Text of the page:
synthetics.Canary(self, "Asset Canary",
        code=synthetics.Code.from_asset(path.join(__dirname, "canary")),
bucket = s3.Bucket(self, "Code Bucket")
synthetics.Canary(self, "Bucket Canary",
        code=synthetics.Code.from_bucket(bucket, ""),

Note: Synthetics have a specified folder structure for canaries. For Node scripts supplied via code.fromAsset() or code.fromBucket(), the canary resource requires the following folder structure:

├── nodejs/
   ├── node_modules/
        ├── <filename>.js

For Python scripts supplied via code.fromAsset() or code.fromBucket(), the canary resource requires the following folder structure:

├── python/
    ├── <filename>.py

See Synthetics docs.

Running a canary on a VPC

You can specify what VPC a canary executes in. This can allow for monitoring services that may be internal to a specific VPC. To place a canary within a VPC, you can specify the vpc property with the desired VPC to place then canary in. This will automatically attach the appropriate IAM permissions to attach to the VPC. This will also create a Security Group and attach to the default subnets for the VPC unless specified via vpcSubnets and securityGroups.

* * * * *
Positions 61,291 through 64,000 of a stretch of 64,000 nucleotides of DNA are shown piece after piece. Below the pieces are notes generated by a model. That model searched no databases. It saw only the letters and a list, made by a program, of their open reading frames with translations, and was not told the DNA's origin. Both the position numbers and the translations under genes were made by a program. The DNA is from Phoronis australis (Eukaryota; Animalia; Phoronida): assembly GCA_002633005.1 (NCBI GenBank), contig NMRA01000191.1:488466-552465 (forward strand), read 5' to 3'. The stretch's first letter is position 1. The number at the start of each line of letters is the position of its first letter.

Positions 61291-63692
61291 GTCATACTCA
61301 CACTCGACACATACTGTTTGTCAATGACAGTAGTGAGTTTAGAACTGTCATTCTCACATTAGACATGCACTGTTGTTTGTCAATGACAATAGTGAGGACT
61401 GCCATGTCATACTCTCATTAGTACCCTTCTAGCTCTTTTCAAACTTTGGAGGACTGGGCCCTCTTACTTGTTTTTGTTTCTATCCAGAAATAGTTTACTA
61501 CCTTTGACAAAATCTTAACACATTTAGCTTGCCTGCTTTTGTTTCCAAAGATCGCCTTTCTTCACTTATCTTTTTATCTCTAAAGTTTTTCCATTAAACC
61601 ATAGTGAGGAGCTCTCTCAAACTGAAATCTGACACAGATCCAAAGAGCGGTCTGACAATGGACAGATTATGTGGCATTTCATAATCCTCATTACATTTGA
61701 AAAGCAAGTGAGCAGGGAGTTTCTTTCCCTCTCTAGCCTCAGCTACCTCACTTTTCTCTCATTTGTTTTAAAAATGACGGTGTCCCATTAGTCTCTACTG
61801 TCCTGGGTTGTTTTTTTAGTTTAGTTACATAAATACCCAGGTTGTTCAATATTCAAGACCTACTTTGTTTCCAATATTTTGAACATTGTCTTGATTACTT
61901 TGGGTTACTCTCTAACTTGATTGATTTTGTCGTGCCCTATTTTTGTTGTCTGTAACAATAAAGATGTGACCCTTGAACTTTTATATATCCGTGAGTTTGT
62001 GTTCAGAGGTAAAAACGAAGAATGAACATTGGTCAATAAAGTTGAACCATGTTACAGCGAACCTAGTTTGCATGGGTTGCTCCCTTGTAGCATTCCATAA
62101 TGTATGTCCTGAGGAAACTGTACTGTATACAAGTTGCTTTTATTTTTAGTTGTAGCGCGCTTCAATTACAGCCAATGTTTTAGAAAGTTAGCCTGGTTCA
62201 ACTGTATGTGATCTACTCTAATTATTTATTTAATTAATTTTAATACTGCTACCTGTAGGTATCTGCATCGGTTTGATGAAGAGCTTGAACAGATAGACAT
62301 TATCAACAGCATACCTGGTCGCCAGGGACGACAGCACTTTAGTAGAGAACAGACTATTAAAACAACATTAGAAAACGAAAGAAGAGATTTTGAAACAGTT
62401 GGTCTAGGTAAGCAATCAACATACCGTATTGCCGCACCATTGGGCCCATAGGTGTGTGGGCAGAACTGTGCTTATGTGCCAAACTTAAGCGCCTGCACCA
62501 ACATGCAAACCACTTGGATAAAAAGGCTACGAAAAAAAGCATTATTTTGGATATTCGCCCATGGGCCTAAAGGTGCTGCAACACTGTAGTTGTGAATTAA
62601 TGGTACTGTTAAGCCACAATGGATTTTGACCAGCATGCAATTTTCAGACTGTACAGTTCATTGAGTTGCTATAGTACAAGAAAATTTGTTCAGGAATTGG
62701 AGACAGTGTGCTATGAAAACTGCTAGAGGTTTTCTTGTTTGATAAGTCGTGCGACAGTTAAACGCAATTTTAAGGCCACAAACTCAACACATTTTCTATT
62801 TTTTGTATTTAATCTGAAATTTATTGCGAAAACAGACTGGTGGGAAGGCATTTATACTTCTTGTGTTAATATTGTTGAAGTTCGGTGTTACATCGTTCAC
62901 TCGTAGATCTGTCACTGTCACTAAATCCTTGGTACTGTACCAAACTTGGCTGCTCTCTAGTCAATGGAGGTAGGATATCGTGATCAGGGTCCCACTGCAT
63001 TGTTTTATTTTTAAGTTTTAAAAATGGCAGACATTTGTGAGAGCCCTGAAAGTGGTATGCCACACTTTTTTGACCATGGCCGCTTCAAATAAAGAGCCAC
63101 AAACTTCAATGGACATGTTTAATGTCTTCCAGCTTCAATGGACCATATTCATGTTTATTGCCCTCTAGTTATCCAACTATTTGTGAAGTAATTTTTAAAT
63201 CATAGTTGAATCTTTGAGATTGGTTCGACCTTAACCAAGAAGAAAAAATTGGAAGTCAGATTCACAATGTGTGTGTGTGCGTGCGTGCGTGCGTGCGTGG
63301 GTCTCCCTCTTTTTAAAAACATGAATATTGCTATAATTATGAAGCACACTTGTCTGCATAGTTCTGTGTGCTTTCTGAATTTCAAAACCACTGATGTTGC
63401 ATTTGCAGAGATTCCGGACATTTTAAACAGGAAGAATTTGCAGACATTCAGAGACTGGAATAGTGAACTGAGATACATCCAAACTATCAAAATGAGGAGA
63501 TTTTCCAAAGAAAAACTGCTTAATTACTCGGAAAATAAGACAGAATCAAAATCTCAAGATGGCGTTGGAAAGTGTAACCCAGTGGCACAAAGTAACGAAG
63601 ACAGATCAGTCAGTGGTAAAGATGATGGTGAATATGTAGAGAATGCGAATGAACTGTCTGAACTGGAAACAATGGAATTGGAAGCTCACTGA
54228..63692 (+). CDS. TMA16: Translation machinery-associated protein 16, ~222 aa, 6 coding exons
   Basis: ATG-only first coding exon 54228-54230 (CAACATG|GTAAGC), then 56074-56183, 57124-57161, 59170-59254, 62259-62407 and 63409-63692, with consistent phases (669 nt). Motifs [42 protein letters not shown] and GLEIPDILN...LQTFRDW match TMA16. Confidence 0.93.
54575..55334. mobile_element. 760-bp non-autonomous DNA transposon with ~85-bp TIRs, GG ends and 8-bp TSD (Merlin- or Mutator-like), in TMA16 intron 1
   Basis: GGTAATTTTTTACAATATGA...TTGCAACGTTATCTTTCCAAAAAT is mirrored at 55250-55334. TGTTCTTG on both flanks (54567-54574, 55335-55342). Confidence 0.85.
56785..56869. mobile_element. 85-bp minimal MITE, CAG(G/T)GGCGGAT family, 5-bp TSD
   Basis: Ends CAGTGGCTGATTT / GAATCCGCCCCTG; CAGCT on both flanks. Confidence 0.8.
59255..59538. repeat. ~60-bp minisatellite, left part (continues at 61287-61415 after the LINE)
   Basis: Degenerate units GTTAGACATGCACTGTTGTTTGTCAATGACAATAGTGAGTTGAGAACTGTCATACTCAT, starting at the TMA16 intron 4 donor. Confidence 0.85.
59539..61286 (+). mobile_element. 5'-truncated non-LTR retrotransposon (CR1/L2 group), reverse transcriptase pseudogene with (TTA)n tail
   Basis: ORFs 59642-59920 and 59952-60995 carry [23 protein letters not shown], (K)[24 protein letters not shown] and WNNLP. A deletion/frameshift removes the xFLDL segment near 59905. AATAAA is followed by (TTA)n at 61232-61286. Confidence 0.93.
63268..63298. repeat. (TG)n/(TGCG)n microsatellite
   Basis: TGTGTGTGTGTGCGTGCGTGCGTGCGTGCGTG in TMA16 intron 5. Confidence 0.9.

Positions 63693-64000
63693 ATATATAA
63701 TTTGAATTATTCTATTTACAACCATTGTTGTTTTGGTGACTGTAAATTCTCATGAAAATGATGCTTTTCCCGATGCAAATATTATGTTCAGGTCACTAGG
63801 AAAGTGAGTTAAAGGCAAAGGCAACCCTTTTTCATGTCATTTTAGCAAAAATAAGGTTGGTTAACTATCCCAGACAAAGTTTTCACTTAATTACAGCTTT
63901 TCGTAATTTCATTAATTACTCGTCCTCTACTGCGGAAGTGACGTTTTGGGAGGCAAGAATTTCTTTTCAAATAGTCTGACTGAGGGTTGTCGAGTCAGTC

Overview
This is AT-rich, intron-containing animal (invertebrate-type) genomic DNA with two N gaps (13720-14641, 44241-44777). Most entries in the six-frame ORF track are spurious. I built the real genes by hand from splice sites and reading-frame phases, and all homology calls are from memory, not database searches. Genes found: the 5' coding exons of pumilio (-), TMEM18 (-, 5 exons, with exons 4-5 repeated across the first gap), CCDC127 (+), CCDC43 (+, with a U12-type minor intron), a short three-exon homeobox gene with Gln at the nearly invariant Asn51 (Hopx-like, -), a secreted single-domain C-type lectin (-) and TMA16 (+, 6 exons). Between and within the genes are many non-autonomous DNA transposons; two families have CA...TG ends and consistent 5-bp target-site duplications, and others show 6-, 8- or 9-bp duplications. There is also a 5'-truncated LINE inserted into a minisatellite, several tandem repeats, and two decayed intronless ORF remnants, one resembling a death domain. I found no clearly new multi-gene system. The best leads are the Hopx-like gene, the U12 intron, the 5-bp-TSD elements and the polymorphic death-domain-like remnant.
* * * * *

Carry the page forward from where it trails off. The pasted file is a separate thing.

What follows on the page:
import aws_cdk.aws_ec2 as ec2

# vpc: ec2.IVpc

synthetics.Canary(self, "Vpc Canary",
        code=synthetics.Code.from_asset(path.join(__dirname, "canary")),

Note: By default, the Synthetics runtime needs access to the S3 and CloudWatch APIs, which will fail in a private subnet without internet access enabled (e.g. an isolated subnnet).

Ensure that the Canary is placed in a VPC either with internet connectivity or with VPC Endpoints for S3 and CloudWatch enabled and configured.

See Synthetics VPC docs.


You can configure a CloudWatch Alarm on a canary metric. Metrics are emitted by CloudWatch automatically and can be accessed by the following APIs:

  • canary.metricSuccessPercent() - percentage of successful canary runs over a given time
  • canary.metricDuration() - how much time each canary run takes, in seconds.
  • canary.metricFailed() - number of failed canary runs over a given time

Create an alarm that tracks the canary metric:

import aws_cdk.aws_cloudwatch as cloudwatch

# canary: synthetics.Canary

cloudwatch.Alarm(self, "CanaryAlarm",


You can pass an S3 bucket to store artifacts from canary runs. If you do not, one will be auto-generated when the canary is created. You may add lifecycle rules to the auto-generated bucket.

canary = synthetics.Canary(self, "MyCanary",
        code=synthetics.Code.from_asset(path.join(__dirname, "canary")),